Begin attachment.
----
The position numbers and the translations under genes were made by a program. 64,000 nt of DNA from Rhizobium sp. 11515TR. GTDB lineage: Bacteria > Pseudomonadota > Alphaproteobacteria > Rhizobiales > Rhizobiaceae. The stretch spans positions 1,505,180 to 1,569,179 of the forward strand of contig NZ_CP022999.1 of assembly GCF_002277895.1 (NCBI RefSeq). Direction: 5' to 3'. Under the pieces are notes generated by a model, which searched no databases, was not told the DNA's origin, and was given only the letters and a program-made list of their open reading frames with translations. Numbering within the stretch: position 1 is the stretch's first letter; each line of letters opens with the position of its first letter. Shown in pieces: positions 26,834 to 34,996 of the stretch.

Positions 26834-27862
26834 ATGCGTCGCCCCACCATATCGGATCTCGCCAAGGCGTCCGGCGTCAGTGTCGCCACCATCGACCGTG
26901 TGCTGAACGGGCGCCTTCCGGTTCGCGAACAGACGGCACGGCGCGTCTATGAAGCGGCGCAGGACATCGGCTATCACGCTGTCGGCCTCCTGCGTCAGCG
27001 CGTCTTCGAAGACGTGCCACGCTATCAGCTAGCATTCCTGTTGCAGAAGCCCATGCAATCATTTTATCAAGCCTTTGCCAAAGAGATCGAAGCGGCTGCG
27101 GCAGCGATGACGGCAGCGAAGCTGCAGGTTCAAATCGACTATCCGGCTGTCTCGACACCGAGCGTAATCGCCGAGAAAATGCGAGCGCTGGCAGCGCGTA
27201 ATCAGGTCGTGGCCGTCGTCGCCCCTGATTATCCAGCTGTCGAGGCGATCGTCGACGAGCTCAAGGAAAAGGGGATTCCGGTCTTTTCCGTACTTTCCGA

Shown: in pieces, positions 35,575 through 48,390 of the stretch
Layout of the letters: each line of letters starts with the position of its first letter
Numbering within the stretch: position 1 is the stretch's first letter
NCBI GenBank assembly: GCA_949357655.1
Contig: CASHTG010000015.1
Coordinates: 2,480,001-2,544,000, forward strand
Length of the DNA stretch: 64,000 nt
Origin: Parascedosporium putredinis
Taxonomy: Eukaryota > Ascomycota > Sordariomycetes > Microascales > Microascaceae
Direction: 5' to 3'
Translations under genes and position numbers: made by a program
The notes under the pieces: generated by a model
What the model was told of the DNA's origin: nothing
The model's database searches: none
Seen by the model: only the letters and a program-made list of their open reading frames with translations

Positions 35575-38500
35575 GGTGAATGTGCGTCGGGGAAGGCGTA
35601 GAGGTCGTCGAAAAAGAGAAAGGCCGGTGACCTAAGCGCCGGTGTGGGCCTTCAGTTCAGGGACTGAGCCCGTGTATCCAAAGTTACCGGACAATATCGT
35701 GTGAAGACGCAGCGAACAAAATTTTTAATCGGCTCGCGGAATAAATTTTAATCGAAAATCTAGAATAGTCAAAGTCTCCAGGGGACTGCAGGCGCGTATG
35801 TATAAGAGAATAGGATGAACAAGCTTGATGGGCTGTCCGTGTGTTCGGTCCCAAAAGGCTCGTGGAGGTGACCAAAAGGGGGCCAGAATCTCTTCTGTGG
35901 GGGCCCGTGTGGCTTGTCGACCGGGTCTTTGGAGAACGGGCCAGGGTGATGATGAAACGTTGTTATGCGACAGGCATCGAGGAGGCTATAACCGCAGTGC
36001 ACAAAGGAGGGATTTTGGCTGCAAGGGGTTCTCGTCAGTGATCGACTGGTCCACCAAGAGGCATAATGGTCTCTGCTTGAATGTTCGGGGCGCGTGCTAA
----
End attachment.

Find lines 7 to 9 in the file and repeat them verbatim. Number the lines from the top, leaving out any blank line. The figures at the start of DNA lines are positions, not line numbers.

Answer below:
27201 ATCAGGTCGTGGCCGTCGTCGCCCCTGATTATCCAGCTGTCGAGGCGATCGTCGACGAGCTCAAGGAAAAGGGGATTCCGGTCTTTTCCGTACTTTCCGA

Shown: in pieces, positions 35,575 through 48,390 of the stretch
Layout of the letters: each line of letters starts with the position of its first letter